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Fresh peppers and more — to eat now, or freeze to savor later.

If you’re a food and wine junkie like me, this pandemic has really altered your lifestyle. My wife and I enjoy eating in and opening a good bottle of wine at home more than just about anybody, but we still miss those restaurant or bar date nights where we can let someone else prepare our meal and serve us our beverages.

However, visiting restaurants or bars now is not nearly as much fun as in the past. Social distancing, limited seating arrangements and facial coverings — while understandably necessary — present impediments and obstacles to having a relaxing and enjoyable dining experience. And if you are in the geezer demographic or are physically compromised, the fear of contracting the virus in public places, like restaurants, is an even more inhibiting factor.

But guess what? I have come to the conclusion that Charleston is a pretty good place to shelter-in-place for a while, especially for foodies and wine geeks. Why? Well, in our little corner of the world, we are blessed to have access to purveyors who provide us with some of freshest and highest quality victuals you can find just about anywhere in this region of the good old US of A.

Let’s start with the basics like bread, vegetables and proteins.

I have traveled in some of the most famous epicurean capitals of Europe where the local bread is spoken of reverentially, but none of those bakeries is any more accomplished than Charleston Bread, located on North Capitol Street in our fair city. Their baguettes, ciabatta, multigrain, honey whole wheat, sour dough and other breads are delicious while the salt, pepper and olive oil focaccia is otherworldly. They even crank out delicious and varying styles of pasta noodles you can buy right there at the bakery. Oh, and the pastries are the real deal too, especially the cakes, brownies, cinnamon rolls and biscotti.

But man does not live by bread alone, right? If you love to consume locally grown produce, you’ve been to the Capitol Market’s outdoor farmers market to buy tomatoes, fresh corn, beans, peppers and just about anything else that grows in the fertile soil around these parts. Just last week, I bought a bushel of locally grown red peppers which I promptly roasted, peeled (and packed with basil), then put in the freezer for use as a “taste of summer” in the dead of next winter. Inside the market, you will also find excellent produce at the Purple Onion.

Of course, the Capitol Market also features a wine shop where you can pick up a few bottles of vino to accompany your home-cooked feast. I recently purchased a bottle of 2018 Au Bon Climat Chardonnay (see the description below) to accompany a homemade dish of linguine (from Charleston Bread) with broccoli and Italian sausage in a béchamel sauce. Also, in the market you’ll find a great selection of fresh meat at Johnny’s. Everything from chicken to just about any cut of steak and pork is available or can be cut for you while you wait.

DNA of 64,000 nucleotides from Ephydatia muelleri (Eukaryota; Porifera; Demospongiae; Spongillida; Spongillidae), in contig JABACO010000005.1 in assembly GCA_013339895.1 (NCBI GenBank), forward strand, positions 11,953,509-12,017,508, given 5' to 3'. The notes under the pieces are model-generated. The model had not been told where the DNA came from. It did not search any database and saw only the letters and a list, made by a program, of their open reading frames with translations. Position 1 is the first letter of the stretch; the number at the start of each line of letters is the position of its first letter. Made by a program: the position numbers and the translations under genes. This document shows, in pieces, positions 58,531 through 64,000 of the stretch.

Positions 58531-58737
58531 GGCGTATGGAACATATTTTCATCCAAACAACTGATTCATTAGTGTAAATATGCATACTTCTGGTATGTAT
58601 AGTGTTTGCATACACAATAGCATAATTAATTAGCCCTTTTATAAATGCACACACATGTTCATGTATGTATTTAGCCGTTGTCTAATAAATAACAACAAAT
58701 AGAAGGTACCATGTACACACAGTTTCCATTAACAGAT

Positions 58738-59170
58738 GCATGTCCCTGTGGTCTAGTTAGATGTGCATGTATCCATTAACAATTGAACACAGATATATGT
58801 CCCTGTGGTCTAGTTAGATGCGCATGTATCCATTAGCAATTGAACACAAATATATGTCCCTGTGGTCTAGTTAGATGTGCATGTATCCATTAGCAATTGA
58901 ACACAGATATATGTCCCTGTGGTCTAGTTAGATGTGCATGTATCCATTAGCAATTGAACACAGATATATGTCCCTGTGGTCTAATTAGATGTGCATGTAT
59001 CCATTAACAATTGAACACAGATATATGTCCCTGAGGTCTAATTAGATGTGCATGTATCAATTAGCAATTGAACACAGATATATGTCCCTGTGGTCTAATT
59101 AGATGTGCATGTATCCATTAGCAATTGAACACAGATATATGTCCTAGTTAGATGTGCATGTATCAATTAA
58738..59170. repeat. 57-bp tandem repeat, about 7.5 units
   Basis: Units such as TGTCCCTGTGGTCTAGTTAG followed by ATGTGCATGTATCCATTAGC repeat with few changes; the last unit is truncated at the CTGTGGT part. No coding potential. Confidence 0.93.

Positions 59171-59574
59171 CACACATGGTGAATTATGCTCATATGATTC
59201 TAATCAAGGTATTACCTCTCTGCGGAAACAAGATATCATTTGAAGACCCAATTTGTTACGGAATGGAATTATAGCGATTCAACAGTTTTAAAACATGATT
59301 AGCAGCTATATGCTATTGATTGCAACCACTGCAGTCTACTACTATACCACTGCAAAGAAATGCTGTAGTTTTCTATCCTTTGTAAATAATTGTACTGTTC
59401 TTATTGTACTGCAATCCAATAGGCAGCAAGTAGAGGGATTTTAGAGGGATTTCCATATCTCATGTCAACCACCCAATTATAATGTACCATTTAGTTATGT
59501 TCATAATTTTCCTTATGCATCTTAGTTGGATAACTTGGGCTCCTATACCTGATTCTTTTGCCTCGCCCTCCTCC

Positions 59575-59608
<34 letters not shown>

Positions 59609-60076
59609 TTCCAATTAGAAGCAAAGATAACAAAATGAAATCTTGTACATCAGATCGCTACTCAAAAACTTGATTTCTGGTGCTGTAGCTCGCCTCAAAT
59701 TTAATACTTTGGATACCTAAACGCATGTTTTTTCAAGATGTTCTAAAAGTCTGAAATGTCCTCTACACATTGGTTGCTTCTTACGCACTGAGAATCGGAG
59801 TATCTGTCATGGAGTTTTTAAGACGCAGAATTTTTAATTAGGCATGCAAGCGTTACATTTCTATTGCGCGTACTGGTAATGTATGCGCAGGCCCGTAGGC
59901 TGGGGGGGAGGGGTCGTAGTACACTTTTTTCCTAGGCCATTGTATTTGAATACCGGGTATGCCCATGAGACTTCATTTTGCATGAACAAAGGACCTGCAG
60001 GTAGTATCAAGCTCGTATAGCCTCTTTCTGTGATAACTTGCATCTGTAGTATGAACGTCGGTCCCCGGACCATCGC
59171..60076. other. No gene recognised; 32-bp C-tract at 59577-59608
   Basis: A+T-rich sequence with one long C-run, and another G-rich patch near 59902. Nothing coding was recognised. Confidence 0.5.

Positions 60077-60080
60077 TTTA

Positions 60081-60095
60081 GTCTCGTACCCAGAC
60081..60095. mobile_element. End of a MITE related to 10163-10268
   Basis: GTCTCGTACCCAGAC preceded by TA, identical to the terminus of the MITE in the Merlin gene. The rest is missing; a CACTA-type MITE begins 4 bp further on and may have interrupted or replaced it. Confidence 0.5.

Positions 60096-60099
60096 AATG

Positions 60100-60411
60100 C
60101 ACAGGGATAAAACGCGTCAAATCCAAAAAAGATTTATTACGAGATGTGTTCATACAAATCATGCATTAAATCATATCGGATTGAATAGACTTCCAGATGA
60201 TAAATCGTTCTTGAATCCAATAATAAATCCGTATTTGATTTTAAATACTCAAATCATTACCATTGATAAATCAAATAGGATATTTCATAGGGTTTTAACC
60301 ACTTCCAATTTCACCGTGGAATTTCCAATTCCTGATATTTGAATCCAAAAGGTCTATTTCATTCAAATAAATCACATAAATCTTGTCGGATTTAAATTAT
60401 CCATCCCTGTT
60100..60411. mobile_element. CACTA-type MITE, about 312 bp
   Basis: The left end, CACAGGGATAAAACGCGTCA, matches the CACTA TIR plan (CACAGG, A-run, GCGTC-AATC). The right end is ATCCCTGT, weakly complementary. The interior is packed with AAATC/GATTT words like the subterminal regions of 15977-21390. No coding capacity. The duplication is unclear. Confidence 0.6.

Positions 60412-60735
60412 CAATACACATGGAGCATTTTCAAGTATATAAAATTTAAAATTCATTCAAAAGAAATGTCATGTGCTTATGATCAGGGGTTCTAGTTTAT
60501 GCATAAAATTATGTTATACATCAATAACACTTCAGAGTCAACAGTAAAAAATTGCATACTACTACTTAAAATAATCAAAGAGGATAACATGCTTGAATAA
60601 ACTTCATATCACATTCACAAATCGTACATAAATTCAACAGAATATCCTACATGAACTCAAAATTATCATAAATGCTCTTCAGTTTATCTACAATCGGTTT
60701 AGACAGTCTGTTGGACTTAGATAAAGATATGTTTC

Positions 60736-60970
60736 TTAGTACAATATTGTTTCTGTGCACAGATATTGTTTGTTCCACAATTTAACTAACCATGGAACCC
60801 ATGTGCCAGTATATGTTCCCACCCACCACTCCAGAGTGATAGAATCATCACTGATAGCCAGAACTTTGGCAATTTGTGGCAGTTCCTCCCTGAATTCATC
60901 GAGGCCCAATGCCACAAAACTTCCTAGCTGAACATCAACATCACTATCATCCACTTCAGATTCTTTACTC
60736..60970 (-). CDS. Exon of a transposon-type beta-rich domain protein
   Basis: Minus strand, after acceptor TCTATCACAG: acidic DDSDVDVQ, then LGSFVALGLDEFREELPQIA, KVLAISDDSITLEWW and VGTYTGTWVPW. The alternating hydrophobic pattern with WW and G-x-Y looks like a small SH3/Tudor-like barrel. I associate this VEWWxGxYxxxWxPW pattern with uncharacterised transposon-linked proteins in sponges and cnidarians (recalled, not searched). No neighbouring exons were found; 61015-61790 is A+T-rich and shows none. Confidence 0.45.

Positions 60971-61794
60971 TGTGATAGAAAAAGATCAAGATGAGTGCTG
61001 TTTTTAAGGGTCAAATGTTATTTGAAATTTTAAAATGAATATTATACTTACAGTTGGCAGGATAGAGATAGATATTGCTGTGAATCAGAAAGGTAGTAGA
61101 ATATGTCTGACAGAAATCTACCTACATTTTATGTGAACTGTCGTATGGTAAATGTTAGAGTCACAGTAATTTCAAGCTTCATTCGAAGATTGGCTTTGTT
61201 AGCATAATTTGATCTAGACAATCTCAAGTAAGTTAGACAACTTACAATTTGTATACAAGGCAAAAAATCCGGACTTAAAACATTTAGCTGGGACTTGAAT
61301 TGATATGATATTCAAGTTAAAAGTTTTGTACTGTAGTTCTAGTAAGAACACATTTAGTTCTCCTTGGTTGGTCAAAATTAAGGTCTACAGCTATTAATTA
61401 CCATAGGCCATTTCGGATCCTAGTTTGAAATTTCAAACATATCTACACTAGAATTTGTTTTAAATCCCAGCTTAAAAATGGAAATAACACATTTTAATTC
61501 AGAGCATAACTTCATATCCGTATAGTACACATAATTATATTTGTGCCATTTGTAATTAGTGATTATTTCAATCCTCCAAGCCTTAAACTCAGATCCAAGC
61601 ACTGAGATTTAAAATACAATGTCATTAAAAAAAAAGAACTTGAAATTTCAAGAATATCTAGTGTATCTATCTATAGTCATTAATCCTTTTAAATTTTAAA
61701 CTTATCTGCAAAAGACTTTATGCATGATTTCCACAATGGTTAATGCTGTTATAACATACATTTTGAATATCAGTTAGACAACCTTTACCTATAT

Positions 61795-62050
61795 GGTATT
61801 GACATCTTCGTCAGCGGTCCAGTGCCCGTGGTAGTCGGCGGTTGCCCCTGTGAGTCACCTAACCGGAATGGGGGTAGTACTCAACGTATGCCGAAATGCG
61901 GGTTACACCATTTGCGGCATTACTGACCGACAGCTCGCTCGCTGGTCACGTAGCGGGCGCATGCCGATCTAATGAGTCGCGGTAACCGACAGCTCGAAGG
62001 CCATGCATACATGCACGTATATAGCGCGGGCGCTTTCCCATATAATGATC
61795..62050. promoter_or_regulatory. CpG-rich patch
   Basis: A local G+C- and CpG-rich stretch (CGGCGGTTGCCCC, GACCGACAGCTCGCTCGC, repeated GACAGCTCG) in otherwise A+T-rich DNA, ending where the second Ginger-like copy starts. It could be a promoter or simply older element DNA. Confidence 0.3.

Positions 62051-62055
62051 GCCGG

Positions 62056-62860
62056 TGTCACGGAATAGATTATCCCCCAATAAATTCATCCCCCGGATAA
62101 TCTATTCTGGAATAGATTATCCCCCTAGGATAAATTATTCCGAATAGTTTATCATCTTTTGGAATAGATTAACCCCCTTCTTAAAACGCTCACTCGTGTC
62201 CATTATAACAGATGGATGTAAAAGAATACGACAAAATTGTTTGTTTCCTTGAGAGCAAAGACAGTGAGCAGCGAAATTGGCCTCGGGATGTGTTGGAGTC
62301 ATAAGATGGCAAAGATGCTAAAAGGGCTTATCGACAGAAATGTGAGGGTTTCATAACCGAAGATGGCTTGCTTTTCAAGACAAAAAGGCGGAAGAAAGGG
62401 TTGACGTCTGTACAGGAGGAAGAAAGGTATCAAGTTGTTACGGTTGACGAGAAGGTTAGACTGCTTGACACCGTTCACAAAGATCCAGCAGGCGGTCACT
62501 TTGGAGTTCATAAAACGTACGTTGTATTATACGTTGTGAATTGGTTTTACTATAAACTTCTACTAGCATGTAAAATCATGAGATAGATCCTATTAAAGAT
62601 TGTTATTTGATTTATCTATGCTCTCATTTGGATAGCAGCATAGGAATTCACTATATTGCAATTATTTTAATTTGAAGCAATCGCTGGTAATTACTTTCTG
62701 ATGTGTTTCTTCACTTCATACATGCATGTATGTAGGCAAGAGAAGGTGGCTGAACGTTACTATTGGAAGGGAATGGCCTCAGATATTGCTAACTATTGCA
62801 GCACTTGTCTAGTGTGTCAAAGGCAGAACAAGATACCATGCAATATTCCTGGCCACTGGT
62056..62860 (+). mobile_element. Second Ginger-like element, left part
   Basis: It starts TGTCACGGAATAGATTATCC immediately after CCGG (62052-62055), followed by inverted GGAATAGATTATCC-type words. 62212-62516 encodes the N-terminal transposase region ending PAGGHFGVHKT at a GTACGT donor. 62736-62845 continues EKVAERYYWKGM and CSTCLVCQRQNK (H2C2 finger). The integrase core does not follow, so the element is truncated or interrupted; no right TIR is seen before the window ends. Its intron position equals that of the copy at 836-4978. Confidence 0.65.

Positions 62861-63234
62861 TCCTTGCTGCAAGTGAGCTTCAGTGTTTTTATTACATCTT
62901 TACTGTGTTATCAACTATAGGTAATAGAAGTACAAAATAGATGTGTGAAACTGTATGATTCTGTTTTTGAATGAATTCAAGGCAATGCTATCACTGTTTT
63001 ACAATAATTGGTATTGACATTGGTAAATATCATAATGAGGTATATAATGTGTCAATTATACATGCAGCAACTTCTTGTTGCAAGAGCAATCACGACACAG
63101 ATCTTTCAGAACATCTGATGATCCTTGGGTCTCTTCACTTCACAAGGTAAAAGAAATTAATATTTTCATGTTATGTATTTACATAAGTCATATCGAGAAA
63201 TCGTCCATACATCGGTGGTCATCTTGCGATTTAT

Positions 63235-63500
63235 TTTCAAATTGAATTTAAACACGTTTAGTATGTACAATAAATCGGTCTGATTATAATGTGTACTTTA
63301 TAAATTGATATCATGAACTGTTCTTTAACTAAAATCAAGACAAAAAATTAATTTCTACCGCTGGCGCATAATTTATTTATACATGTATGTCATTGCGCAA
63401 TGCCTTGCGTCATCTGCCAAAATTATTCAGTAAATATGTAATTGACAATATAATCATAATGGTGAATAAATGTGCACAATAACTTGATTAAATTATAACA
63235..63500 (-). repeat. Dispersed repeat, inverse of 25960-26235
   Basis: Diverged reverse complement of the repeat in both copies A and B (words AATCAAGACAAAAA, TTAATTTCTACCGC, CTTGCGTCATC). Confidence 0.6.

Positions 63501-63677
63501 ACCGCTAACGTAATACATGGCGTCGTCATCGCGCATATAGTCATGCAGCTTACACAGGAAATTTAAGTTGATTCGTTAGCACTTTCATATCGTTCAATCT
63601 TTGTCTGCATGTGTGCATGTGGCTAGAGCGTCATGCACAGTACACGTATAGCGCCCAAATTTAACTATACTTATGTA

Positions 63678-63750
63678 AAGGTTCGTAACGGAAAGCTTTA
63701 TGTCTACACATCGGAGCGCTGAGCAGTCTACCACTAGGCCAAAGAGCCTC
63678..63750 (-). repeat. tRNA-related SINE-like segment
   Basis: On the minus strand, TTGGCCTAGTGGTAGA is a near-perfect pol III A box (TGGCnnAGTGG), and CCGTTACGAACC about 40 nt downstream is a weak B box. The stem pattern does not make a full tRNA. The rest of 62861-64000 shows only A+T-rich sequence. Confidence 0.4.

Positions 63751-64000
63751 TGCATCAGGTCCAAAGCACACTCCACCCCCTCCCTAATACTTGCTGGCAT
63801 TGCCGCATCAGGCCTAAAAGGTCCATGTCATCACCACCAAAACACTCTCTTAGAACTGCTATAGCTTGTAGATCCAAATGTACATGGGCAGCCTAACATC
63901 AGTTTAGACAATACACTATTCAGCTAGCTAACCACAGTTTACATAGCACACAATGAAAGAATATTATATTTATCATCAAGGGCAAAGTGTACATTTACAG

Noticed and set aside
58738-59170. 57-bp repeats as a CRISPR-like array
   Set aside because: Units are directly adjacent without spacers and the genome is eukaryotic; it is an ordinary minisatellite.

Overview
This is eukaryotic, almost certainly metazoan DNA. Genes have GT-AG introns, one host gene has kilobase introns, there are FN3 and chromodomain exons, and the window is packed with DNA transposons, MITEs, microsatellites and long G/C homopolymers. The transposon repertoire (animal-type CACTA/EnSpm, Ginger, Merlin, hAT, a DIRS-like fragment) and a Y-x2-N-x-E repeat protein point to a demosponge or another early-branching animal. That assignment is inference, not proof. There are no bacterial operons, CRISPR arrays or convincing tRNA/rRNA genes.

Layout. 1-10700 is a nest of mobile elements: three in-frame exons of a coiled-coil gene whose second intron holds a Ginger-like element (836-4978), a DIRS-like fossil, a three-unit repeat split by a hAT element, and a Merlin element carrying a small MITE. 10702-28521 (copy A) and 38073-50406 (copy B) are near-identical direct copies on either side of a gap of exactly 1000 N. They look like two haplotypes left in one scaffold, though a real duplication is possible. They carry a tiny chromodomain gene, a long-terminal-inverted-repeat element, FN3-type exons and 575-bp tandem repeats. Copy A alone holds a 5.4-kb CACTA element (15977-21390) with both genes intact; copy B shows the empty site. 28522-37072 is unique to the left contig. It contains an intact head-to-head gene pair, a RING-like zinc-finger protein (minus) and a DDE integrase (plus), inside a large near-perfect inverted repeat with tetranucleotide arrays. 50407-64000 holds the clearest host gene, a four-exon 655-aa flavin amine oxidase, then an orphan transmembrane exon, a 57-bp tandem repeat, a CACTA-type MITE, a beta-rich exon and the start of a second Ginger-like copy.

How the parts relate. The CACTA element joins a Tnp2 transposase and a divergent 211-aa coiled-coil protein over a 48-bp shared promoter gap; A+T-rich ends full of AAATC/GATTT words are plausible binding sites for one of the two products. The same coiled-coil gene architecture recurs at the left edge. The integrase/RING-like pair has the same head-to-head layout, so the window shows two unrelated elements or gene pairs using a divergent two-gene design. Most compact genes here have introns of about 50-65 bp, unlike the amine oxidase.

And if you’re a seafood lover, you’ve probably been to General Steak and Seafood (formerly known Joe’s Fish Market) on Quarrier Street in downtown Charleston. This place is an institution and home of the freshest seafood you’ll find just about anywhere. They even hot smoke whole salmon filets over apple wood! In the past several months, the business has added meat to its array of fresh goodies — hence the name change. Brothers Joe and Robin Harmon have owned the place for years and remain in charge. The new butcher shop is amazing! I’ve ordered (and grilled) Berkshire pork chops, prime filet, dry-aged steaks and free-range chickens.

So, while all of us are doing our level best to survive these weird times in good health, we’re very fortunate to have exceptional businesses that provide us the opportunity to purchase and prepare quality meals in the safety of our own homes — and sip a little wine, too. It certainly makes this pandemic more tolerable!

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2018 Au Bon Climat Chardonnay ($24) — From Santa Barbara County, this wine is Burgundian in style, but with California ripeness and intensity, a chardonnay of structure and restraint melded with richness. In the glass, a touch of vanilla enhances the ripe apple flavors to produce a very full, but balanced wine. It was a very compatible pairing with the linguine, broccoli and Italian sausage meal we enjoyed in our semi-isolation.

In addition to being a knowledgeable wine connoisseur, John Brown is also a novelist. His latest book is “Augie’s World,” a sequel to his debut novel, “Augie’s War.” You can find out more about his novels at wordsbyjohnbrown.com.